TL;DR

Who: Grab, MAS and DPM Heng Swee Keat

Weekly Business Brief | 2019 Week 24

Wrapping up the week's business news and announcements.

SBO Singapore Weekly Business Brief
Published:   |   Updated:   |   Posted in

Grab considers moving into Singapore banking as regulators study potential for virtual banks

The city-state’s banking regulator is likely to issue only two to three licenses in the first phase…

Grab, Southeast Asia’s most valuable start-up is exploring a move into Singapore banking as regulators in the Southeast Asian city-state consider allowing online-only banks, four people with knowledge of the process said.

Singapore-headquartered Grab’s interest in what would be its first foray into banking has not been reported before.

When asked for a response, the Monetary Authority of Singapore (MAS) referred Reuters to its comments issued last month when it said it was studying the potential for allowing “digital-only banks with non-bank parentage” into its market.

The MAS could make a decision in the next couple of months on whether to admit digital-only banks with non-bank parentage, as well as the eligibility applicants, the people said.

The city-state’s banking regulator is likely to issue only two to three licenses in the first phase, two of the people said.

Read more in this Reuters report.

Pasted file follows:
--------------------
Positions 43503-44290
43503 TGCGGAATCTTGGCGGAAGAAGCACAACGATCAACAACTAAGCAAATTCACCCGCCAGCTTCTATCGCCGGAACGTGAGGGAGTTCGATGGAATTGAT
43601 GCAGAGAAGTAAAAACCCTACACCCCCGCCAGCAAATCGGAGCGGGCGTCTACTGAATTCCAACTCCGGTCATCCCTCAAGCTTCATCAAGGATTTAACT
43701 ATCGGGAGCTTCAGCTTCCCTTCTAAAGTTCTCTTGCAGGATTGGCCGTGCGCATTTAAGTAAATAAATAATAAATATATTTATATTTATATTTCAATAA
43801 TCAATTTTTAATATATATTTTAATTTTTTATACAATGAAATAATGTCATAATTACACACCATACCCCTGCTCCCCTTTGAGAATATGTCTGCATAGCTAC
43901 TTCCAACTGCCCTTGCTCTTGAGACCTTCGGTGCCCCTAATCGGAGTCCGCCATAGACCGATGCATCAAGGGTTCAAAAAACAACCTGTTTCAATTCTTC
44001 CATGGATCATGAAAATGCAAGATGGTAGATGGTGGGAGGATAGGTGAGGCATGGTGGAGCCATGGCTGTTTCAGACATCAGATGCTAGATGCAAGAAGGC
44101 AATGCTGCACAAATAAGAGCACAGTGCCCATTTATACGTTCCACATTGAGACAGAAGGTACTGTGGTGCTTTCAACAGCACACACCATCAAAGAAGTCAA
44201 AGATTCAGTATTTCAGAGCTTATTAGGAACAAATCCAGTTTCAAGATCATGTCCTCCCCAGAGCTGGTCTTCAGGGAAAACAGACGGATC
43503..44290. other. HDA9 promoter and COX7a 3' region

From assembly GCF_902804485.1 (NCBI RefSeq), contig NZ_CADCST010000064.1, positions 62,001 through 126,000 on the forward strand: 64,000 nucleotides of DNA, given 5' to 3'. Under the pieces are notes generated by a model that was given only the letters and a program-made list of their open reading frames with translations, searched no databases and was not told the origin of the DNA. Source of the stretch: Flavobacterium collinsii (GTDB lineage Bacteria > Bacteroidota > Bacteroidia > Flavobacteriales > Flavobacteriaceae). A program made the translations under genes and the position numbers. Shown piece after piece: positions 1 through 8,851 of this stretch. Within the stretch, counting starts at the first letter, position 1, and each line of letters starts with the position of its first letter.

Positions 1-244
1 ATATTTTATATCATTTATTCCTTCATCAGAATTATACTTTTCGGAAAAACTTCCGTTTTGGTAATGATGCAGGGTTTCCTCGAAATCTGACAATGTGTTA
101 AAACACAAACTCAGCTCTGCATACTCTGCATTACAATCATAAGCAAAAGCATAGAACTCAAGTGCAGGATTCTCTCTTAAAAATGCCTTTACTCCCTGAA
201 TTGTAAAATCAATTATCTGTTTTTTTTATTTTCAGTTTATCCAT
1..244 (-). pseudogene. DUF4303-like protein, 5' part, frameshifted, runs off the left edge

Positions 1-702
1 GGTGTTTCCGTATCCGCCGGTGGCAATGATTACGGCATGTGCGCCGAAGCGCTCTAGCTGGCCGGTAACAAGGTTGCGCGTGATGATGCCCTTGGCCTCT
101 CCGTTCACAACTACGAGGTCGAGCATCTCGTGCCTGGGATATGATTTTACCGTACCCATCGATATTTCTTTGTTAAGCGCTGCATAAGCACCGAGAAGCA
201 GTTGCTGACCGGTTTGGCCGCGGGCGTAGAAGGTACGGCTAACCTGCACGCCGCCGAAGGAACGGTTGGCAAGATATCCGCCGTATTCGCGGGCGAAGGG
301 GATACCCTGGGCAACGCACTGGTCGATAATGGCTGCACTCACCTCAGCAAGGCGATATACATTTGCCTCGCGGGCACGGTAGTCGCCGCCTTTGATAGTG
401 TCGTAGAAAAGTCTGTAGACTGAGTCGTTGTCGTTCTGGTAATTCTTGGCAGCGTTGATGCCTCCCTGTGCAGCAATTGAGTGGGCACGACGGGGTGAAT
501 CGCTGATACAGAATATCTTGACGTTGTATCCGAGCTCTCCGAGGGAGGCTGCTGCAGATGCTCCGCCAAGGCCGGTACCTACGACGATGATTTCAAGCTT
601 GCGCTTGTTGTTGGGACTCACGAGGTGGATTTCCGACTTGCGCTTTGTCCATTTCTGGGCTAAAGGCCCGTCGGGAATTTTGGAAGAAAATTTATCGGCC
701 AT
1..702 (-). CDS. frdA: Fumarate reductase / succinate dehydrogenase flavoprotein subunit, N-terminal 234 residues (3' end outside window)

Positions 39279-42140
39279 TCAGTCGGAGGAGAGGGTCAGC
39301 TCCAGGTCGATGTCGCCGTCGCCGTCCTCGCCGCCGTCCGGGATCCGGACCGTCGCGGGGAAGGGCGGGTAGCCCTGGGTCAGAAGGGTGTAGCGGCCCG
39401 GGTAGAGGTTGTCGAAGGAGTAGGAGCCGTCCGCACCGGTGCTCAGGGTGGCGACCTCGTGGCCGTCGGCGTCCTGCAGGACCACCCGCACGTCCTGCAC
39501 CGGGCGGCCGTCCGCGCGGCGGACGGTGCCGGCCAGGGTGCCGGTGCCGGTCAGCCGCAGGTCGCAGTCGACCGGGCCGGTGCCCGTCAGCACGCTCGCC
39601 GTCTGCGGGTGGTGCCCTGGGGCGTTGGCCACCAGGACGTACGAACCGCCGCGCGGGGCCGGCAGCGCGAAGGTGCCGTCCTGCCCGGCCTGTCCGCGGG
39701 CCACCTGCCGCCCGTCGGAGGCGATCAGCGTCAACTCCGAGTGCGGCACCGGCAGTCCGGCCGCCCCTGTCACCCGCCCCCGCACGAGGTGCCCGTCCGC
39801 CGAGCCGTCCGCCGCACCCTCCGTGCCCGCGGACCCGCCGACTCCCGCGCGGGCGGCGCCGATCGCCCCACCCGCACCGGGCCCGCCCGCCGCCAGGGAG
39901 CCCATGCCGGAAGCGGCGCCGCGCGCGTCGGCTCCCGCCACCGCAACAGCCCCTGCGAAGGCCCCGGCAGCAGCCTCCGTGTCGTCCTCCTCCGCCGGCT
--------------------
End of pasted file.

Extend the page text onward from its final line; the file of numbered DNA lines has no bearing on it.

Singapore’s 2019 growth forecast cut to 2.1%, trade remains top risk: MAS survey

The survey predicts this year’s gross domestic product to be 2.1 per cent, down from the previous forecast of 2.5 per cent.

Economists lowered again their forecasts for Singapore’s expected growth in 2019 after the year’s first quarter saw its slowest growth in nearly a decade, the latest economic survey from the Monetary Authority of Singapore (MAS) said on Wednesday (Jun 12).

The survey predicts this year’s gross domestic product to be 2.1 per cent, down from the previous forecast of 2.5 per cent.

Singapore’s economic growth this year will likely be between 2 per cent and 2.4 per cent, the survey indicated.

Economists also expect lower median forecasts for nearly all key macroeconomic indicators.

The latest quarterly survey indicated that escalating global trade protectionism remains a top potential downside risk for 94.1 per cent of the 22 respondents.

Read more in this Channel NewsAsia report.

DPM Heng Swee Keat offers ideas to building a sustainable future

First, there needs to be deeper international collaborations and partnerships.

A sustainable future for the world can be achieved by deepening international partnerships, enabling all segments of society and developing next-generation talent.

He offered three ways in which the world can work towards a more sustainable future.

First, there needs to be deeper international collaborations and partnerships.

Second, all segments of society – the government, businesses, and individuals – will need to be enabled.

Lastly, the development of next-generation talent and leaders will be key.

Read more in this Channel NewsAsia report.


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